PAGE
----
DEMILICH — Nespithe (review)

DEMILICH — Nespithe album cover Album · 1993 · Technical Death Metal Buy this album from MMA partners
5/5 ·
siLLy puPPy
After releasing four solid demos, DEMILICH solidified their technical death metal approach by evolving from the old school death metal similar to Bolt Thrower to the full-fledged progressive death metal band they would become on their first and only full-length album NESPITHE. The band is basically the brainchild of vocalist and guitarist Antti Boman who formed the band in Kuopio, Finland in1990. The band name DEMILICH comes from the Dungeons & Dragons game. A lich in the game is a spell caster seeking to defy death through magical means and a DEMILICH is a lich that exists long enough to reach a point in its evolution where it turns away from the physical realm and accesses other planes of existence. The title NESPITHE shows Antti Boman’s love of world play as it is simply an anagram of “The Spine.” This wordplay also finds its way into some of the tracks like “Erecshyrinol” which once the letters are switched around becomes “No Lyrics Here.”

One of the most striking and immediate differences with DEMILICH in contrast to every other metal band out there is the immediate effect of the vocals. Antti Boman went somewhere few others in all of music go by employing extremely low gurgled vocals. This is called the vocal fry register and is the lowest of all vocalizations. Despite the evil sounding nature of this technique, it is used rarely in different genres ranging from gospel to country music but has found a more suitable home in its extreme forms in various forms of metal music with DEMILICH taking this to the utmost extreme where Antti sounds like he’s gurgling his own blood or vomit or something equally disgusting! However once you’ve inured to the vocals which are the most immediate difference from death metal contemporaries, it is really the technical wizardry of the instruments and song structures that stand out. The instrumental prowess of Mikko Virnes’ drumming is the backbone or the spine or NESPITHE of the entire musical flow. His bizarre rhythms and jazz-tinged lightning fast drum rolls provide the perfect canvass for the guitar riffs and bass lines to build some highly technical death metal that can sound alienating upon first listen but i have found it to be addicting. The song structures provide plenty of surprises and unpredictability while staying firmly in the death metal camp complete with heavy riffing, blastbeats, Morbid Angel type soloing and, of course, macabre and deranged subject matter!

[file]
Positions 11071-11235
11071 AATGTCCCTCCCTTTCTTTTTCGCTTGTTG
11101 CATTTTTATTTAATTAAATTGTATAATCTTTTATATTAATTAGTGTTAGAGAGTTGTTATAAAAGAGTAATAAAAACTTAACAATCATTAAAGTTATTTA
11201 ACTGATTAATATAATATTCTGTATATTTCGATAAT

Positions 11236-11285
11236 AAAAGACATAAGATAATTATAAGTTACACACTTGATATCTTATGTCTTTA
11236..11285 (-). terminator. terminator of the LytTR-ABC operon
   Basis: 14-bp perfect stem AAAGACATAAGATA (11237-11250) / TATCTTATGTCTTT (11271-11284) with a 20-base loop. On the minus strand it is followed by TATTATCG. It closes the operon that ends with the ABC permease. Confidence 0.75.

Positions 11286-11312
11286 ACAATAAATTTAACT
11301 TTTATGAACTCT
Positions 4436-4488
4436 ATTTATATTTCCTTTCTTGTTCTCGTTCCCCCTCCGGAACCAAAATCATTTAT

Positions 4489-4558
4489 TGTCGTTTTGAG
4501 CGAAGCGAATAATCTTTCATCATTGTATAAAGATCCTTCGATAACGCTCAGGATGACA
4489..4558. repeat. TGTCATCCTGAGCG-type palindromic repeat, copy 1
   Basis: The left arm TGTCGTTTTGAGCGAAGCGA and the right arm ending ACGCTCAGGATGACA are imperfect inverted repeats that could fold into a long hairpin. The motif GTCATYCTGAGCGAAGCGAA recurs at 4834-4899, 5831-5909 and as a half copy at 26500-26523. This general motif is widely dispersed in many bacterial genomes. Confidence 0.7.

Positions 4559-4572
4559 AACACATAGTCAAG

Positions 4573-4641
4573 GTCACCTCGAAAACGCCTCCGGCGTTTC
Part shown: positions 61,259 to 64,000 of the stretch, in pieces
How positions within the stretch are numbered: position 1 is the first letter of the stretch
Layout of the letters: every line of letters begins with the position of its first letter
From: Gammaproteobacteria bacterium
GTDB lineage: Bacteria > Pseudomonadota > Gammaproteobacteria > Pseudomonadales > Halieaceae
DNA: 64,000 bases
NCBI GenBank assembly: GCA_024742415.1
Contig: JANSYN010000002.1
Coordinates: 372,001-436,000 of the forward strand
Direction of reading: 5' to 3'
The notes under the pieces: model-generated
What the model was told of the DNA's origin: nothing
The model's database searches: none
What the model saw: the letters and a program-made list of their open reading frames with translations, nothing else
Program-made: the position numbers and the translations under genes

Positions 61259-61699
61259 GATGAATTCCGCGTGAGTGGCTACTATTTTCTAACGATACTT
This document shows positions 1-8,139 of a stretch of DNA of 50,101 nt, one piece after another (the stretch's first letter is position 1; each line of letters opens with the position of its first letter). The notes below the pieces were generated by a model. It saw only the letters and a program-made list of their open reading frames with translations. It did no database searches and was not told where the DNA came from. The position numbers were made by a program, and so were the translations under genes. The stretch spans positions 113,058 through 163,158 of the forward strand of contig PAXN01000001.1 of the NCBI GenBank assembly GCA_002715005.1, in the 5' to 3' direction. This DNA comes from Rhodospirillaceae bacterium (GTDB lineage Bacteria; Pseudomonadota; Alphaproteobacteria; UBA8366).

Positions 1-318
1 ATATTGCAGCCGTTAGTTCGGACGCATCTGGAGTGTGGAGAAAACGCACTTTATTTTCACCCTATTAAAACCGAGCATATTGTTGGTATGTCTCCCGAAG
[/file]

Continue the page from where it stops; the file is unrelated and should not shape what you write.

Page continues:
NESPITHE is simply a wild and aggressive romp through the darkest and most forboding sonicscapes one can think of. DEMILICH successfully takes you into another world on NESPITHE that matches the intensity of the hellacious album cover (no matter which one you may encounter). The alienating vocals mixed with the aggressive dissonant and inapposite instrumentation is a successful recipe that rewards the progressive rock aficionado while satisfying the most extreme head banger in the metal music universe. This is a rare combination for the individuals who love complexity and have a craving for challenging music that requires repeated listens to decipher. NESPITHE is one of those rare technically constructed extreme metal albums that ranks high on my list of classic masterpieces that employs progressive techniques, high speed aggression and atmospheric escapism. I personally have never had a problem with the gurgled vocals. One of the things that puzzles me is how complacent the metal community can be as a whole, preferring to worship consistency and musical complacency rather than rewarding true artistic deviations from the norm. Perhaps this was too much too fast for some but for me NESPITHE sits high on my list as one of the most innovative extreme metal albums of the ages. As with the previous demos you can find NESPITHE on the digitally remastered compilation “20th Adversary Of Emptiness” which includes every single thing the band ever recorded.
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siLLy puPPy wrote:
more than 2 years ago
Yay! Glad you're diggin' this one :) It is amazing how difficult this type of vocal style is to sustain. Antti must have lead lined vocal chords!
UMUR wrote:
more than 2 years ago
Great review. Definitely one of the more original sounding death metal albums out there....and probably very much an aquired taste because of the vocals. I remember the first time I listened to the album and found myself laughing my ass off because of the vocals, but repeated spins have made me realize how odd and alien they make the Whole thing sound, and somehow creepy too. In other Words I enjoy the vocals now :-)

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